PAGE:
Malcolm Turnbull had hoped that throwing the controversial Section 18C of the Racial Discrimination Act to a parliamentary inquiry would help resolve an issue that has become totemic for conservatives in the increasingly vitriolic culture wars.
As is his luck these days, it has done no such thing. The Joint Committee on Human Rights has provided extensive and sensible advice on how to improve the processes for dealing with complaints, including to weed out vexatious ones early. But on the core question of the section’s wording, it has tossed that very hot potato right back into the laps of Turnbull and his cabinet.
In a search for maximum consensus among its members the committee, after hearing extensive evidence for the status quo on the one hand and various changes on the other, has presented a “range of proposals that had the support of at least one member of the committee”.
No-one can say it’s not been comprehensive. But the list could have been written without the inquiry.
The current 18C outlaws actions “reasonably likely … to offend, insult, humiliate or intimidate” someone or a group of people, on the basis of race, colour or national or ethnic origin.
Section 18D provides exemptions and defences, including that of “good faith”, “public interest” and “fair comment”.
The options the committee has put are:
no change in wording of 18C and 18D;
amending the act to ensure that the effect of it “is clear and accessible” by codifying the judicial interpretation. This would deal with the problem of the gap between what words like “offend” and “insult” mean in legal cases and their everyday meaning;
removing the words “offend”, “insult” and “humiliate” and replacing them with “harass”.
amending 18D to also include a “truth” defence similar to that of defamation law;
changing the objective test, from assessing the likely effect of the conduct on a “reasonable member of the relevant group” to “the reasonable member of the Australian community”; and
further investigating criminal provisions on incitement to racially motivated violence on the basis that existing state and federal laws have been ineffective.
The 18C debate is a microcosm of the divisions within the present Liberal Party. Even Liberal members of the committee are split and, as the report was released, were arguing their separate cases in the media.
Committee chair Ian Goodenough, a Liberal from Western Australia, says his personal opinion is that the bar is too low – he would favour replacing “offend” and “insult” with “harass”, leaving “humiliate” and “intimidate” as is.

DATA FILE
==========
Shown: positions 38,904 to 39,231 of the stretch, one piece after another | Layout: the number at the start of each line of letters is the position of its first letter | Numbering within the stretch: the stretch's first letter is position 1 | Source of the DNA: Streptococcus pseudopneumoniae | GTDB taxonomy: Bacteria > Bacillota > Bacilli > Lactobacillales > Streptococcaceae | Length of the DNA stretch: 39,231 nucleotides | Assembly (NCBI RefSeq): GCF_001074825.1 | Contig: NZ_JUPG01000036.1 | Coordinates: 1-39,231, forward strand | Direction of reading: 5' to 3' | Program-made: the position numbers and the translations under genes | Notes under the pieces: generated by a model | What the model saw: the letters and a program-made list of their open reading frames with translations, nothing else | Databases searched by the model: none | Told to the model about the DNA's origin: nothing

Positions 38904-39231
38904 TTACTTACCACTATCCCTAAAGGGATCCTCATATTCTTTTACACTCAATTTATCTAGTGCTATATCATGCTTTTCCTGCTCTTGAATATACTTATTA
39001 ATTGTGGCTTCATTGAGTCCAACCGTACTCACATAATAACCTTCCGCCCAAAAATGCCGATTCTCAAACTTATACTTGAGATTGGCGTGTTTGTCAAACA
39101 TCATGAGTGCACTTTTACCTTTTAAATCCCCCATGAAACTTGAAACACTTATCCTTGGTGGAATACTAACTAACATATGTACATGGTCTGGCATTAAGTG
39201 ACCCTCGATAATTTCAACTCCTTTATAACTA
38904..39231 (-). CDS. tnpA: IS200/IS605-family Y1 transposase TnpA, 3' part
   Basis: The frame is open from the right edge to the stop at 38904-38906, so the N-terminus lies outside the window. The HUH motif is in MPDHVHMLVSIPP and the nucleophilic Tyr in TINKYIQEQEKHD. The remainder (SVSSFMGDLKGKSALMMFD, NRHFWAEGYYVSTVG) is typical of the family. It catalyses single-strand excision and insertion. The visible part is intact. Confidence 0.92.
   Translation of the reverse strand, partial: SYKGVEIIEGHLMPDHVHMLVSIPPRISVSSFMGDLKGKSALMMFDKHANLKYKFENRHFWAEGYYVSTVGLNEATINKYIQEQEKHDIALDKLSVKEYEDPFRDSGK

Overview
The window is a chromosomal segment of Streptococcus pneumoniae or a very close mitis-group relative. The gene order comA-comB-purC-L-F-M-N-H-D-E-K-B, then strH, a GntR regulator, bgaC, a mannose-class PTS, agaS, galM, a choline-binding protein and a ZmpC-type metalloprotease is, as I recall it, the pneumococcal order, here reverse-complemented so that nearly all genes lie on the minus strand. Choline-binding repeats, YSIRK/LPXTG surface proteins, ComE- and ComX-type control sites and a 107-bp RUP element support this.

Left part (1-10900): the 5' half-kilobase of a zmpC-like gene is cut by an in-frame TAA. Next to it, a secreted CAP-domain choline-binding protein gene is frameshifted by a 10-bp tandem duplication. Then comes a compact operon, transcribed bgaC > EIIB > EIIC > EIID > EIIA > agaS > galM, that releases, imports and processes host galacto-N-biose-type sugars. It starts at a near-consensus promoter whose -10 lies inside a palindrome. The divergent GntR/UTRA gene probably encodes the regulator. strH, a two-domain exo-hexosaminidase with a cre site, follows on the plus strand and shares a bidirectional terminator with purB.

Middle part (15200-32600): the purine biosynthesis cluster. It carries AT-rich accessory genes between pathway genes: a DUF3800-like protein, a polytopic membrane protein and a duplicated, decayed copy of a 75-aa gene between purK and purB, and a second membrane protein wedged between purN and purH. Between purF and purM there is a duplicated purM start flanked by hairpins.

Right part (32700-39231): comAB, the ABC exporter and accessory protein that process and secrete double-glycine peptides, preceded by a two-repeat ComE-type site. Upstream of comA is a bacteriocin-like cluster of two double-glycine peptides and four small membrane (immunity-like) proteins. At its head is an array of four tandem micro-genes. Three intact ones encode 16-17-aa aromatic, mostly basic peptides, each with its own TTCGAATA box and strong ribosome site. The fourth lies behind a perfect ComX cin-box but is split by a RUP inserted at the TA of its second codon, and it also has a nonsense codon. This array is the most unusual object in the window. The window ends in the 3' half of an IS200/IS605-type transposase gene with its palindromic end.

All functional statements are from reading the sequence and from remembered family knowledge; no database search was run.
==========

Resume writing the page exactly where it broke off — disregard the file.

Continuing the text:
But fellow Liberal Julian Leeser, from New South Wales, argues the current wording is satisfactory and sufficient reform can be achieved by altering the processes.
Those conservatives – politicians and vocal sections of the media – who have their teeth into this issue will put strong pressure on Turnbull to rework the wording.
The Human Rights Commission and its outgoing president, Gillian Triggs, have become high-profile and symbolic targets for the conservatives; the case involving QUT students and the controversy over the Bill Leak cartoon gave them bountiful ammunition.
Cory Bernardi, who recently quit the Liberal Party, has a private member’s bill to which last year he signed up almost all Coalition senators. The bill, removing the words “insult” and “offend”, has gone to a committee and is expected to be debated this year.
Former Senate leader Eric Abetz reminded the government about the bill, saying he hoped it progressed changes to 18C and 18D “in line with the private senators bill, supported by all backbench senators, and with our values”.
The critics won’t be satisfied with just the better processes that have been recommended. This has been set up as a test of Turnbull’s credentials with the “base”.
Deputy Prime Minister and Nationals leader Barnaby Joyce injected a real-world reality check into the debate when he told Sky on Tuesday that in his recent travels in regional areas people hadn’t been raising 18C with him.
Conservative Victorian senator James Paterson acknowledged Joyce had a specific constituency but said he was “disappointed” to hear his comment. Apparently in circles in which Paterson (a member of the committee) moves there is a “very high community expectation that we address this issue”.
Turnbull originally did not want to touch 18C. Under pressure from the agitators, he became more amenable to overhaul – hence the inquiry.
But a glance through the summary of evidence to the committee shows this is another issue on which he can’t win, because feeling runs high on each side of the public debate. It’s also a dangerous issue in marginal seats with big ethnic votes.
Meanwhile Triggs’ term ends mid-year. The government will be searching for a replacement. Turnbull will not adopt Tony Abbott’s advice to scrap the commission. Whoever is chosen will have the task of overseeing not only significant changes to the processes for complaints under the Racial Discrimination Act but also, one would expect, to the commission more broadly. It will be an appointment closely watched.